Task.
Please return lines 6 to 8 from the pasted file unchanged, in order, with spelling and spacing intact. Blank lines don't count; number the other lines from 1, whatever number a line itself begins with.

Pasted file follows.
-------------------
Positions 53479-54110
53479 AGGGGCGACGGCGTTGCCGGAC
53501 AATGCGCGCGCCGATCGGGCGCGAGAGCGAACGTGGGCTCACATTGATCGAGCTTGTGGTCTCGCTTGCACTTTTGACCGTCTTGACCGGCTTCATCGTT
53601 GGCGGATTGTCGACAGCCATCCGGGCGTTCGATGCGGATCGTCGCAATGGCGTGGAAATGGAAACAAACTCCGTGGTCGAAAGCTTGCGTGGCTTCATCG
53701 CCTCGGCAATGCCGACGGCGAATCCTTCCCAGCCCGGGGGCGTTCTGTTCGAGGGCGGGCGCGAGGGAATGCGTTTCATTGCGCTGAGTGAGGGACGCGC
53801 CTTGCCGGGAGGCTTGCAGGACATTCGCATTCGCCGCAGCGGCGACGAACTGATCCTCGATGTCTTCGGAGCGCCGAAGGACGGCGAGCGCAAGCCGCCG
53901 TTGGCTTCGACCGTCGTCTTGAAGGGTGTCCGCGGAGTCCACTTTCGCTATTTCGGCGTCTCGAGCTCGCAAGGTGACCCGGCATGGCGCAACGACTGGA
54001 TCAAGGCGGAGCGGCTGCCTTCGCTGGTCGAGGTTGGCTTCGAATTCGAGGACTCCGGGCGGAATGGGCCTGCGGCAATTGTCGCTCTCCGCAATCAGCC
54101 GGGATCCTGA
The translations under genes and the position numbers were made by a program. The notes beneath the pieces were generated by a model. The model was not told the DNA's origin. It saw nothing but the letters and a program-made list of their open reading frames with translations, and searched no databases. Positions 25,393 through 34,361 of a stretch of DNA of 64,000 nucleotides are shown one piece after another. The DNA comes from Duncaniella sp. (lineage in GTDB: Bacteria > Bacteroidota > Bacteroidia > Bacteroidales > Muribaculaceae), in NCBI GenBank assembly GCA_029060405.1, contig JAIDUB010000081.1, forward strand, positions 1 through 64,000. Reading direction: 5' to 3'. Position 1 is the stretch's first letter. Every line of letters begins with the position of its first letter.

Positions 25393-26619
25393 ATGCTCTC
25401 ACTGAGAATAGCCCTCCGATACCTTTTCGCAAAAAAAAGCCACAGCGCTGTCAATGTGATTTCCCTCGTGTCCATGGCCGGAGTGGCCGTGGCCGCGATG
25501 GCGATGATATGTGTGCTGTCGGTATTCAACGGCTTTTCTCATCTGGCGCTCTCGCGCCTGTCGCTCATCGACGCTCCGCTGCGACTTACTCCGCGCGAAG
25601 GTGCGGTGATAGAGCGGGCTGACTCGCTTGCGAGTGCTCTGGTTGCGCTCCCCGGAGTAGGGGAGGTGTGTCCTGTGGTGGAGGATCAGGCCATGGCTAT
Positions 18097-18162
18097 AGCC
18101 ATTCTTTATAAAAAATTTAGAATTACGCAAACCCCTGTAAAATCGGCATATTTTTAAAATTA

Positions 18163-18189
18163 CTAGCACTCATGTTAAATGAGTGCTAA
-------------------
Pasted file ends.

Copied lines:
53801 CTTGCCGGGAGGCTTGCAGGACATTCGCATTCGCCGCAGCGGCGACGAACTGATCCTCGATGTCTTCGGAGCGCCGAAGGACGGCGAGCGCAAGCCGCCG
53901 TTGGCTTCGACCGTCGTCTTGAAGGGTGTCCGCGGAGTCCACTTTCGCTATTTCGGCGTCTCGAGCTCGCAAGGTGACCCGGCATGGCGCAACGACTGGA
54001 TCAAGGCGGAGCGGCTGCCTTCGCTGGTCGAGGTTGGCTTCGAATTCGAGGACTCCGGGCGGAATGGGCCTGCGGCAATTGTCGCTCTCCGCAATCAGCC